Kenya Film Classification Board (KFCB) CEO, Ezekiel Mutua, has urged the Directorate of Criminal Investigations (DCI) to arrest music group, Ethic, over their new controversial song called Tarimbo.
The four-member group comprising Rekles, Swat, Zilla and Seska released a new song on Thursday, October 31, called Tarimbo, which, Dr Mutua says, “advocates for sexual violence against women”.
“Kama ana maringo, mimi hupenda chapa na tarimbo. Mimi huchapachapa na nakanyaga, namwaga bila hata permission [Contextual translation: If she is full of pride, I love reining in on her with my manhood. I usually have sex with her aggressively, and even step on her. I, thereafter, ejaculate in her against her will]”.
The song’s lyrics have touched the nerve of Ezekiel Mutua, who says he has reached out to Google to bring down the music video from YouTube.
As of Saturday, November 2 at 11:50am, the music video was still up on the platform, with 230, 000 views registered.
“I have spoken to Google to take down the damn crap called Tarimbo by Ethic Entertainment which advocates for rape of women. Promoting violence against women is criminal,” said Ezekiel Mutua in a statement shared on his Facebook page on Friday, November 1.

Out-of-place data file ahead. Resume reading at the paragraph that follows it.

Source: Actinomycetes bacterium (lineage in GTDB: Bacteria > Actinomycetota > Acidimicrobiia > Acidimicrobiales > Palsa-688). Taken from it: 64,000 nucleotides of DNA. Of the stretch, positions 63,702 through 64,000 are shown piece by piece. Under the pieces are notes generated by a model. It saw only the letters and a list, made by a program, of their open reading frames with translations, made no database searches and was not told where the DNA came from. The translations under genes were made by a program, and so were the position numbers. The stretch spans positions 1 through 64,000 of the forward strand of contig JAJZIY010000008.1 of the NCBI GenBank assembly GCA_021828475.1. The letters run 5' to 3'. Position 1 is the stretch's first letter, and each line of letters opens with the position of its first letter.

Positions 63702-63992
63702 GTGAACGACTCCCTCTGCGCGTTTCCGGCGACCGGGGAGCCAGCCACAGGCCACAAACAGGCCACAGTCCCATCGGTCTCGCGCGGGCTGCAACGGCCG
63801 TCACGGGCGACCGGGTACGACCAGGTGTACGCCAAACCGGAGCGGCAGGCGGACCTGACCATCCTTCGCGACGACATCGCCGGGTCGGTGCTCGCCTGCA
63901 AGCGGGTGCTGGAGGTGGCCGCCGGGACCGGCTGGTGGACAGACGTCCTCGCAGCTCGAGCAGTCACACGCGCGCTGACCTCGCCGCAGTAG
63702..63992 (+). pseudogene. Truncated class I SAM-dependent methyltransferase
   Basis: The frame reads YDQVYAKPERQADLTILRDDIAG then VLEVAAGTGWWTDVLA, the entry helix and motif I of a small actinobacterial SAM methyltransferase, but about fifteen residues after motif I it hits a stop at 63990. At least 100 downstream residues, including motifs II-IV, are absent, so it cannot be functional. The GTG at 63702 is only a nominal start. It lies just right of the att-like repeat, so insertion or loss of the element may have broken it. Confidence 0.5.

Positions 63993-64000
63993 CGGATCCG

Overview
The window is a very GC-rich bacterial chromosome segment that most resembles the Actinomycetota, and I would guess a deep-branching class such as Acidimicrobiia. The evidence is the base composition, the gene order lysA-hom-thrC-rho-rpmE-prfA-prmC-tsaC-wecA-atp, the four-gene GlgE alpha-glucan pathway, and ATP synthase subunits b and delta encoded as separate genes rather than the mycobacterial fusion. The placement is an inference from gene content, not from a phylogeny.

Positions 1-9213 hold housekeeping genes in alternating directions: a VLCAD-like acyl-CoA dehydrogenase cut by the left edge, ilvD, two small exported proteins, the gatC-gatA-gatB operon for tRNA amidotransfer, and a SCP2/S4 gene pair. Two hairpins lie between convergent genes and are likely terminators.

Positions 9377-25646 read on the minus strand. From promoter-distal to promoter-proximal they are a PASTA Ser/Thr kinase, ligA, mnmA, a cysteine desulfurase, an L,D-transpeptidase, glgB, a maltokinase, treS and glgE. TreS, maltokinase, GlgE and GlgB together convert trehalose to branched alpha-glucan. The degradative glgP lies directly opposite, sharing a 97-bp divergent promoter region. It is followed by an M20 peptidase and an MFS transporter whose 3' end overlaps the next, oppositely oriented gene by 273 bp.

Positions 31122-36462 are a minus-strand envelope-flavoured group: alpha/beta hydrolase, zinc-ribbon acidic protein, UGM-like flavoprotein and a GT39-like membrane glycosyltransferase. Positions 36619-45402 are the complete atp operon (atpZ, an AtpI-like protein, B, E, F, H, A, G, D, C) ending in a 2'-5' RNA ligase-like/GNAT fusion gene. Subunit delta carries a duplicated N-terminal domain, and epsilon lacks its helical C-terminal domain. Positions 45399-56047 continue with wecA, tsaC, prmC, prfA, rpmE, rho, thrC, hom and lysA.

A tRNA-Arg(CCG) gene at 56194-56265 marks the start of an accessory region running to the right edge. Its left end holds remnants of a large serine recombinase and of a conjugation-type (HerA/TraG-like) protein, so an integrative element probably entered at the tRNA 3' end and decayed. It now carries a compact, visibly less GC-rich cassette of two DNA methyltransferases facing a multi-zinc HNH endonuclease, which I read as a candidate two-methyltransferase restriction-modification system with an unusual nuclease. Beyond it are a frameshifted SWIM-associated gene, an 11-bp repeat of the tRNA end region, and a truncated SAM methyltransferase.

“The DCI should arrest the entire bunch of musicians called Ethic, under Article 33, for going beyond the prescribed delimitations on freedom of expression by advocating for violence against women.
“When we banned Wamlambez people said we were killing creativity. I asked these morons if they could shout Wamlambez before their parents and they said they could. I was baffled.
“These so-called musicians and performers have defied everything decent societies holds dear. They have thrown morality to the four winds in the name of money and popularity.
“My interpretation of Wamlambez and Tarimbo is that these are not artists. They are demented circus thugs hiding behind art to promote indecency.”
Dr Mutua has urged DJs to stop playing the quartet’s music in nightclubs and other entertainment joints.
“Any self-respecting DJ should not play these songs. No club should allow music that advocates for violence against women. Unless decent people rise against the wave of immorality in Kenya, we are going to lose a generation in the name of creative freedom. No freedom is absolute. This time round we must draw the line!”
Several Facebook users agreed with Ezekiel Mutua’s sentiments.
Mercy Musyimi said: “I remember in the beginning of the year, these so-called Kenyan artists lamenting how we don’t value our own but c’mon, I can’t listen to this [Tarimbo] even behind closed doors because it’s giving me only negative energy.”
Frank Karani said: “I agree with you Daktari. The [moral] decadence in the song is utterly disgusting. However, that would be a temporary and reactive measure, what are you doing to make a deterrent of such crap?”
Caleb Wafula Wasilwa: said: “True. How can someone think of singing such profanity? It’s sickening.”
However, a section of the Facebook users differed with the KFCB boss, asking him to leave Ethic to “thrive”, saying: “We are in a free world.”